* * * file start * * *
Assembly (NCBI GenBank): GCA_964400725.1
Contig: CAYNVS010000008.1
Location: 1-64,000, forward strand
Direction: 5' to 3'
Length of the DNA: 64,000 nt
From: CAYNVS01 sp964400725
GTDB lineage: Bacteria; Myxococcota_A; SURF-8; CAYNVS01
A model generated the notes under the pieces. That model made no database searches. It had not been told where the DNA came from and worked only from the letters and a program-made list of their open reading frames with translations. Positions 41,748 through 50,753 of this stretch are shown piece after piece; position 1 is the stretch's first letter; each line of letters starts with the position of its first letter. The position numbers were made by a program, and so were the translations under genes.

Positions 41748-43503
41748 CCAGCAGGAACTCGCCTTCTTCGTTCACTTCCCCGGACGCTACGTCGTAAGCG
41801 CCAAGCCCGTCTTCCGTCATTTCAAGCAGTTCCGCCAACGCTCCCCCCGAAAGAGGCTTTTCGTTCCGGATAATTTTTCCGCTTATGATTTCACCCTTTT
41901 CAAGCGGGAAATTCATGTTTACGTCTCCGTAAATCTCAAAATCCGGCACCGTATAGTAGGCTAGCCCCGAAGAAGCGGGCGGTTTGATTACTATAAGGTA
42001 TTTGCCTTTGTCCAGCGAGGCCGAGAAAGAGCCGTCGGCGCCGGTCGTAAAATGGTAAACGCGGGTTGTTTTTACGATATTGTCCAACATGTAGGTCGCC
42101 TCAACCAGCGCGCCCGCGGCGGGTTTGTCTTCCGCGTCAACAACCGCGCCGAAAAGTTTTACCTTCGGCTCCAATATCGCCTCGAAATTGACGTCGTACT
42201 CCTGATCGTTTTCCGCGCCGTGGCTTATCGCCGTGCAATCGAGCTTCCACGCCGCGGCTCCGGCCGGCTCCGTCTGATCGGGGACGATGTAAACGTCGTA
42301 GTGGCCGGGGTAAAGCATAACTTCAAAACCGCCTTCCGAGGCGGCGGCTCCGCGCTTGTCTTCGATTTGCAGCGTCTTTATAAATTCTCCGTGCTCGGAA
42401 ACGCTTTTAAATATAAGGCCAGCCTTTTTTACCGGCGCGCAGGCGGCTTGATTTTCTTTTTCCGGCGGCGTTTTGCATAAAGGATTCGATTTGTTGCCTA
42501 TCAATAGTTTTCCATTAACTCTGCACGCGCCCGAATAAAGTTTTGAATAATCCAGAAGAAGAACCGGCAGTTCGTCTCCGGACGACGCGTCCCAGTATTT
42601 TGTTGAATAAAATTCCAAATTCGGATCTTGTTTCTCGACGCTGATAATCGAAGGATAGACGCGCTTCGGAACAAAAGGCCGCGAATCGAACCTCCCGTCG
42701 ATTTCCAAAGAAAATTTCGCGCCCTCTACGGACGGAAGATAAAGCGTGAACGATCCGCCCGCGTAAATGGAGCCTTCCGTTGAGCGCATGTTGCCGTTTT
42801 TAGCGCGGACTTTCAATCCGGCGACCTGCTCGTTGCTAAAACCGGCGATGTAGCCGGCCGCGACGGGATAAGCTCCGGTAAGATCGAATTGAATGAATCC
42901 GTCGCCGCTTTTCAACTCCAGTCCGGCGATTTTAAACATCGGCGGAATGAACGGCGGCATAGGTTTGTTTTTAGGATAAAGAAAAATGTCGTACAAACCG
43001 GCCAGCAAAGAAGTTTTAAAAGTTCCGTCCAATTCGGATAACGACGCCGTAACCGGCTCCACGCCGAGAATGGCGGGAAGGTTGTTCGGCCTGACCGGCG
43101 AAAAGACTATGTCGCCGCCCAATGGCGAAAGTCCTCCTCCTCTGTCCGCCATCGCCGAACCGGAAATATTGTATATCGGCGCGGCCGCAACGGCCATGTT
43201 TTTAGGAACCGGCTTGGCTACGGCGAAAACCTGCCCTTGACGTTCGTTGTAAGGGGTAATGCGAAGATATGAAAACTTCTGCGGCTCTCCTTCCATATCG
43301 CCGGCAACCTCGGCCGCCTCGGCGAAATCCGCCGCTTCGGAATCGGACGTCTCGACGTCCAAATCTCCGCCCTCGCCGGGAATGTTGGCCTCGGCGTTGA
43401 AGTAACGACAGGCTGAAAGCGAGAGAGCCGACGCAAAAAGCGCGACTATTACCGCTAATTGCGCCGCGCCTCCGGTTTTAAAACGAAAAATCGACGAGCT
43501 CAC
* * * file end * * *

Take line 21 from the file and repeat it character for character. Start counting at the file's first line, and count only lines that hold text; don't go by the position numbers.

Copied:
42801 TAGCGCGGACTTTCAATCCGGCGACCTGCTCGTTGCTAAAACCGGCGATGTAGCCGGCCGCGACGGGATAAGCTCCGGTAAGATCGAATTGAATGAATCC